Finding the green path to 2050 – the property industry and Government must collaborate
By Paul Jones, Director, Ramboll
With the latest report from the British Property Federation (BPF) revealing 9 out of 10 senior leaders in the property industry believe current Government policy will not deliver a net zero sector by 2050, it is clear the Government and industry must work together more closely to overcome the industry’s current difficulties with decarbonisation.
Whilst also facing economic pressures, the property industry is currently experiencing a period of unprecedented change with policies like the Building Safety Act and Future Homes Standard affecting development at its viability stage. With inflation and labour shortages making it costly to build, Government policy must incorporate financial incentives to support landlords and corporations to decarbonise.
To effect real change, radical industry-wide innovations are needed. The Government must implement policies that deliver robust data sharing to better understand real world building performance and energy demands, encourage retrofit of existing buildings and enhance national electrical infrastructure to improve the industry’s chance of reaching the 2050 goal.
Mandated sharing of energy consumption will be an essential tool to unlock the possibilities of a decarbonised property industry. Unfortunately, designers are still being placed in the challenging position where design decisions are made based on predicted energy usage and are without the relevant data to make improved, considered design choices.
With data closely guarded by building operators, there needs to be greater transparency about post occupancy energy usage so designers can close the gap between predicted and actual energy performance. Given the property sector relies on several industries working in conjunction, mandated transparency and communication will be key for creating real progress on decarbonisation.
A net zero property sector relies on a net zero electrical grid. Despite significant improvements in the UK’s output of renewable energy, the current pace of change is insufficient to meet the 2050 target – the National Audit Office recently warned that without a modernisation plan for the entire power system, the Government risks undermining industry and investor confidence.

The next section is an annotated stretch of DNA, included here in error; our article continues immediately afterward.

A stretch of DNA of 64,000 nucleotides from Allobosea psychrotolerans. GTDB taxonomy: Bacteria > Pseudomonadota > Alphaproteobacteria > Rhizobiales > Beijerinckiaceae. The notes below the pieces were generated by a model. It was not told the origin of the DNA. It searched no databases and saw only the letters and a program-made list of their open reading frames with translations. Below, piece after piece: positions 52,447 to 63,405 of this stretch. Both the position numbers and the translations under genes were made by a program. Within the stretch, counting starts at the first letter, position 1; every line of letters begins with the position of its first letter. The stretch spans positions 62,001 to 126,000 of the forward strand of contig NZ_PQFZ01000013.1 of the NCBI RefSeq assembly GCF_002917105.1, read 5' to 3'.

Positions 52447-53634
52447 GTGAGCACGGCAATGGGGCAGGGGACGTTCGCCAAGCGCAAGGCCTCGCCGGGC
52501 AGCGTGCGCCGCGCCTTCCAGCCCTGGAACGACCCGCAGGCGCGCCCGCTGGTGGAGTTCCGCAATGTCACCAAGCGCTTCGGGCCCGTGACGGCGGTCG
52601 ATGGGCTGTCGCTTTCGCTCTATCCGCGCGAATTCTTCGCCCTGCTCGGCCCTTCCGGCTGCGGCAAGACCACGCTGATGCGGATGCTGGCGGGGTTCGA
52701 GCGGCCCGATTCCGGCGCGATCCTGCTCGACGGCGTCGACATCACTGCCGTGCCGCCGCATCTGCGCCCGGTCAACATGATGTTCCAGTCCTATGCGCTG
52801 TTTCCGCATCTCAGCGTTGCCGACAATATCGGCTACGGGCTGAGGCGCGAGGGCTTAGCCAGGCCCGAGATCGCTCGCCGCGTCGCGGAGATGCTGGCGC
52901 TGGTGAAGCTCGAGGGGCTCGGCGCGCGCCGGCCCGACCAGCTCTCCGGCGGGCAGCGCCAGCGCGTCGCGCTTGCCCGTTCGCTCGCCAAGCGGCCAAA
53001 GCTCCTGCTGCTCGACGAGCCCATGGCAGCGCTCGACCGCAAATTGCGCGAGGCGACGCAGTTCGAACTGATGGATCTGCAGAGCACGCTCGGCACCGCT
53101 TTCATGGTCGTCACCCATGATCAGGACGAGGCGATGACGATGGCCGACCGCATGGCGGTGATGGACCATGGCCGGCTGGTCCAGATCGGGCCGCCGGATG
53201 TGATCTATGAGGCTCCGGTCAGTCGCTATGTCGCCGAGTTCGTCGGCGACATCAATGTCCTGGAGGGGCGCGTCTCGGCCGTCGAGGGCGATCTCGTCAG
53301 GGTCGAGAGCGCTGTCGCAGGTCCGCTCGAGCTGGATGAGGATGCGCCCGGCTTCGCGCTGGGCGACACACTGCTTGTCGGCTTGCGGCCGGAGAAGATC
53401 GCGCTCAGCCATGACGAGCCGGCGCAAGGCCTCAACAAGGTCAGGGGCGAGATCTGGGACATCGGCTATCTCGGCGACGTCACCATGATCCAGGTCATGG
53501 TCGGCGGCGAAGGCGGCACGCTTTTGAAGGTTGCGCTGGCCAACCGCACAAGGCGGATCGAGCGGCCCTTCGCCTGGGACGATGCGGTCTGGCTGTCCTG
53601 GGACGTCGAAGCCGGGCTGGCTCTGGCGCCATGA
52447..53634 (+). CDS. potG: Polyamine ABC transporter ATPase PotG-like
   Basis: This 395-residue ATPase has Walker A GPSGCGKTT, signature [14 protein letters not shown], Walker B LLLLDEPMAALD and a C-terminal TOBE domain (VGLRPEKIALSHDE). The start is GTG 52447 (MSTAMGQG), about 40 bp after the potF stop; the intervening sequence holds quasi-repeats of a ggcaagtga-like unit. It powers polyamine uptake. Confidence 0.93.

Given we are seeing a move towards the electrification of buildings and transport, demands on the grid will only increase. The Government’s own net zero strategy predicted a 60% increase in electricity demand. With this direction of travel, the Government should support innovative new approaches to the way that infrastructure upgrades are funded – an investment in distribution, energy storage, and large-scale renewable energy production that will meet the requirements of the future. It is bold investments in these areas that will help the property industry achieve decarbonisation.
Current Government policy is largely focused on improvements to the standard of new build homes and offices. Changes to Part L brings improvements to building fabric energy efficiency standards that will lead to lower energy consumption and carbon emissions in new buildings. From 2025 there will be a requirement for buildings to achieve an EPC rating of C or higher for any new lettings, this will require landlords to make improvements to existing buildings or risk loss of income. Whilst Part L includes minimum standards for existing dwellings it does not go far enough to address poor energy performance in existing housing stock outside of the rental sector.
With a view to achieving net zero by 2050, the Future Homes Standard aims to cut residential carbon emissions by 75-80% through increasing thermal efficiency and reducing embodied carbon in construction materials by 2025. However, current design practice is woefully underprepared for implementation. A one size fits all approach will be ineffective; instead, bespoke flexible Government policies are needed.
The bigger question is, how can older buildings improve their existing efficiency? At present, the industry is unable to make interventions in existing properties at the scale we need to drive down energy demands. There are also restrictions around older and heritage structures and strategies to make interventions sensitively must be implemented with the support of planners.
Beyond net zero
As we approach our net zero targets, our industry must also be mindful that decarbonising should not be the only metric we explore. We should be considering places for people and their wellbeing, access to light, fresh air and green space. It would be a mistake to purely focus policy on net zero carbon in the fight against climate change.
However, the industry must also do more to engage with tenants and purchasers to relay the benefits of net zero carbon buildings and the idea of the green premium, the value attached to a low carbon building. Demonstrating the value of these features could help attract buyers – at present, trends suggest property purchasers are more concerned with amenities than EPC ratings.
Despite the UK decarbonising faster than any G7 country, cutting emissions by 47% between 1990 and 2021 according to a spokesperson from the department for energy security and net zero, we must work together to ensure the property sector reaches the 2050 target. It is regulatory and financial assistance that will achieve this. With economic and labour pressures mounting, the property sector’s transition to net zero will be impossible without increased data transparency and greater Government intervention to enhance infrastructure and retrofitting policies.